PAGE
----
In there, you have "tacitly" assumed AB = AC. Then of course everything falls apart (except for very special case of isosceles-right-angled triangles).

So you cannot use that for general proof.

#### Dr.Peterson

##### Elite Member
I will attach a better diagram

View attachment 13223
Are you aware of the fact that if the angle bisector is perpendicular to the opposite side, the triangle is isosceles?

You can either draw an angle bisector, or an altitude to the hypotenuse; you can't assume the same line is both.

#### Jomo

##### Elite Member
Now draw the diagram (and please make your rt angle look like a rt angle), draw the perpendicular line as you did before and label all the angles. There should only be 3 distinct angles (of which 1 is 90degrees). Now play around with sin2x + cos2x =1 and you will get your proof. Please show it to us! It is very good that you do not just let your teacher give you formulas without wanting to know why it works.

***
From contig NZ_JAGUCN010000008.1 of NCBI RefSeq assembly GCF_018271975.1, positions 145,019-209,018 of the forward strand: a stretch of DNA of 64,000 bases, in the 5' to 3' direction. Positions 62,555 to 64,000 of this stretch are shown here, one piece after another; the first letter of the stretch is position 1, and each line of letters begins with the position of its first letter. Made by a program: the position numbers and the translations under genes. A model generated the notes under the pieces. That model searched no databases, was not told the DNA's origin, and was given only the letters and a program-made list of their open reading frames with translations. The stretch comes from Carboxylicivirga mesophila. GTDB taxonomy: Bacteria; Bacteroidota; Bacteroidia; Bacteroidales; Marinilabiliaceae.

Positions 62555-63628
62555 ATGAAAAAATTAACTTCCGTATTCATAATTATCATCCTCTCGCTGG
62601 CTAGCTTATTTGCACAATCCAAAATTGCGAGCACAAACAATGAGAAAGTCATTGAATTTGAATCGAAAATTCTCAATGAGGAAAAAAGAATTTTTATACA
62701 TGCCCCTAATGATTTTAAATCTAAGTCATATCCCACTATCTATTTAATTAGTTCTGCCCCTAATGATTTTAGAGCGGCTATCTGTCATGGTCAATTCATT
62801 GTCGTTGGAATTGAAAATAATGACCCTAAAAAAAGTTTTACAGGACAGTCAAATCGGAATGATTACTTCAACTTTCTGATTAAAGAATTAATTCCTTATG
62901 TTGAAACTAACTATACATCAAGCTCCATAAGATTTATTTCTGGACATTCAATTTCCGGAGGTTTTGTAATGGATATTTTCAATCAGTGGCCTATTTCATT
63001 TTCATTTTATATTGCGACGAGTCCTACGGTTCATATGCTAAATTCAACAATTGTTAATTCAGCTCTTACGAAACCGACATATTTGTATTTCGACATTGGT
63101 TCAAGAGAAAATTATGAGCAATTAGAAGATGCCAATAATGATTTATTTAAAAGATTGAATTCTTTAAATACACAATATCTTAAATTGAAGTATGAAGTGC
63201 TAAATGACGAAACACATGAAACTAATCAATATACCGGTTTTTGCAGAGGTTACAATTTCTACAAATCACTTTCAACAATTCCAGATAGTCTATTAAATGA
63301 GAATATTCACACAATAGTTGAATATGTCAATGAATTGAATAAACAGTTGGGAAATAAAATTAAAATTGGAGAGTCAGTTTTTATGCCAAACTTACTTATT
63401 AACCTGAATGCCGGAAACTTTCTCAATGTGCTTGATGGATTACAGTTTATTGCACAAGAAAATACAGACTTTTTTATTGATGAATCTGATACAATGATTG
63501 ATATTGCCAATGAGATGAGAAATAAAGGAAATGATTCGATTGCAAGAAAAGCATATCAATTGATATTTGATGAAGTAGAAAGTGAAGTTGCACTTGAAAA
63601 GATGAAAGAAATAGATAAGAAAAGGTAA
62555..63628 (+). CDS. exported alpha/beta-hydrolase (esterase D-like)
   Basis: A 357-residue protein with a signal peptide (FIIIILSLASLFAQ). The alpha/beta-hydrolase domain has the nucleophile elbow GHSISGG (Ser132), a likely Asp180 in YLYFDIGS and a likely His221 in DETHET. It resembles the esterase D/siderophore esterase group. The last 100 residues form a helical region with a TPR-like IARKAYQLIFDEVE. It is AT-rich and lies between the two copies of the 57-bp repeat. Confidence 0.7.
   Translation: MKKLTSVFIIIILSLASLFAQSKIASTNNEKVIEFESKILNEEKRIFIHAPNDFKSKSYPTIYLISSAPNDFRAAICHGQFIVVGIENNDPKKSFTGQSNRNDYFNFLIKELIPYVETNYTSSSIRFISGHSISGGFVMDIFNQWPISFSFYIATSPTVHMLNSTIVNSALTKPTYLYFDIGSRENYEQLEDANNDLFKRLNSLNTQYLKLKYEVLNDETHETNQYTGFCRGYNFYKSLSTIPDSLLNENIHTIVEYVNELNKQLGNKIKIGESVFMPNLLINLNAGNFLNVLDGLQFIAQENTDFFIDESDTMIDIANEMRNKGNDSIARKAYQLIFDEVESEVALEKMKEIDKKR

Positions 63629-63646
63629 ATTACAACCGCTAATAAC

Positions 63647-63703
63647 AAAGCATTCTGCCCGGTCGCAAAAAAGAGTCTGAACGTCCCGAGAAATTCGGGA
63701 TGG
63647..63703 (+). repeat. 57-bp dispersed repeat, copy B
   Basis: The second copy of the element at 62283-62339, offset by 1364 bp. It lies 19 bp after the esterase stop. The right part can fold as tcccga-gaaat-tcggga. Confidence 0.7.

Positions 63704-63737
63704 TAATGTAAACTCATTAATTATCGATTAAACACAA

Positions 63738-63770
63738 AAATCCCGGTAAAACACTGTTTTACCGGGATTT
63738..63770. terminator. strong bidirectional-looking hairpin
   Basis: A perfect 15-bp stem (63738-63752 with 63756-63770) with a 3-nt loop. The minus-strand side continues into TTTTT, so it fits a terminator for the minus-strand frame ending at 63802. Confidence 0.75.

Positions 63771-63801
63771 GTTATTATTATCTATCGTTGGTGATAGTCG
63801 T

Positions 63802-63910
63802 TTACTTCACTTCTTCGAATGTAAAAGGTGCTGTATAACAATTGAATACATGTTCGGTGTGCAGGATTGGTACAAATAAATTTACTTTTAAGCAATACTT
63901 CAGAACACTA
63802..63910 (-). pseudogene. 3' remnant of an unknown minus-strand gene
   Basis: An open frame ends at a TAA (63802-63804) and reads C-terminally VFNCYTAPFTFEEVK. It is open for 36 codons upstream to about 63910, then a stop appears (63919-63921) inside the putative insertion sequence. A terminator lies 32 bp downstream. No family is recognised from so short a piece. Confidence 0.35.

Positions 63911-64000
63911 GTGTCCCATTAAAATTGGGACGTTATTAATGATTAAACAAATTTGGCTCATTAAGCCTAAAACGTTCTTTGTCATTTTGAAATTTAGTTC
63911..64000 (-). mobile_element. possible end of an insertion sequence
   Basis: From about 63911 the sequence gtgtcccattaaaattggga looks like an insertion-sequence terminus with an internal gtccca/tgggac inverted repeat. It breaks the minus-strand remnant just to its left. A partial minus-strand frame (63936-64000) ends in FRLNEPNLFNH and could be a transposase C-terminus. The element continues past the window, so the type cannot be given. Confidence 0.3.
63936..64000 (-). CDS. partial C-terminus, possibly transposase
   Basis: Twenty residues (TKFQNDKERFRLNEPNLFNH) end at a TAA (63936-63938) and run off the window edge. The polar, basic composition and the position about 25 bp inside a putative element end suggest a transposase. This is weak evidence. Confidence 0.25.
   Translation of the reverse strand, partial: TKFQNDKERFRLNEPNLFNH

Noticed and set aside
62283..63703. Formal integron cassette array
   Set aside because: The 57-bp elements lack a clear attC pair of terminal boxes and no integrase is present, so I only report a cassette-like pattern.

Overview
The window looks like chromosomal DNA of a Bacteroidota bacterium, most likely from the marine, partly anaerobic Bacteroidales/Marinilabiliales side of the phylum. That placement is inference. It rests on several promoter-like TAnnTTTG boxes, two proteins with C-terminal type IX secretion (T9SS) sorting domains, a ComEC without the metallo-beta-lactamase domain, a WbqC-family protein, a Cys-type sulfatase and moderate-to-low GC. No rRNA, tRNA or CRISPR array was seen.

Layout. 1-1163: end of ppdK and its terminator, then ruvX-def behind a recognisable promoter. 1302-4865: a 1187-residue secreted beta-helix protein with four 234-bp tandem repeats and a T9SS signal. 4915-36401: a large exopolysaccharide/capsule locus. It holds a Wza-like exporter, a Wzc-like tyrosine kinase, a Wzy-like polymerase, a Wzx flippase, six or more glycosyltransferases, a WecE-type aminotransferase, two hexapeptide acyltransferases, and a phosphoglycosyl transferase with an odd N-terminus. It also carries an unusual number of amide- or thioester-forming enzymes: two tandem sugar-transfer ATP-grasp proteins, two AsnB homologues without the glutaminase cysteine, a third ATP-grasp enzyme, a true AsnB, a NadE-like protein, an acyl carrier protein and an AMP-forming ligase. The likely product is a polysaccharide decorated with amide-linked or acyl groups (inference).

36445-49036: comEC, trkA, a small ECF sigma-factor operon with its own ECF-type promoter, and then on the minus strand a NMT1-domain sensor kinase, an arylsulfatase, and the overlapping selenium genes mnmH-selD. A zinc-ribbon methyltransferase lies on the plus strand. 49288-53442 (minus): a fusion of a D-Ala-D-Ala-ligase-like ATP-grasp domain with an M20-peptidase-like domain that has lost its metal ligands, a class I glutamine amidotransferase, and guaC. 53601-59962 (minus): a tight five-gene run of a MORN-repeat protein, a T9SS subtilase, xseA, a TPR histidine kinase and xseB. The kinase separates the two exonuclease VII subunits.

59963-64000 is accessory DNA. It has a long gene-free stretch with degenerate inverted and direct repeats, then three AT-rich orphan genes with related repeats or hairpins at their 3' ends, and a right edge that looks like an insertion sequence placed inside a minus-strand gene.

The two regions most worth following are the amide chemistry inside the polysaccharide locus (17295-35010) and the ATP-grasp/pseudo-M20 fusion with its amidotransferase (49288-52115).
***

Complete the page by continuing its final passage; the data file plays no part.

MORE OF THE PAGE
#### JeffM

##### Elite Member
Now draw the diagram (and please make your rt angle look like a rt angle), draw the perpendicular line as you did before and label all the angles. There should only be 3 distinct angles (of which 1 is 90degrees). Now play around with sin2x + cos2x =1 and you will get your proof. Please show it to us! It is very good that you do not just let your teacher give you formulas without wanting to know why it works.
Jomo

I agree that it is excellent that the student is working on his or her own and trying to think in different ways. But unless the student can prove

$$\displaystyle sin^2(\theta) + cos^2(\theta) = 1$$

without relying on the Pythagorean Theorem, the proof is invalid due to circularity. And of course, the proposition is generally false.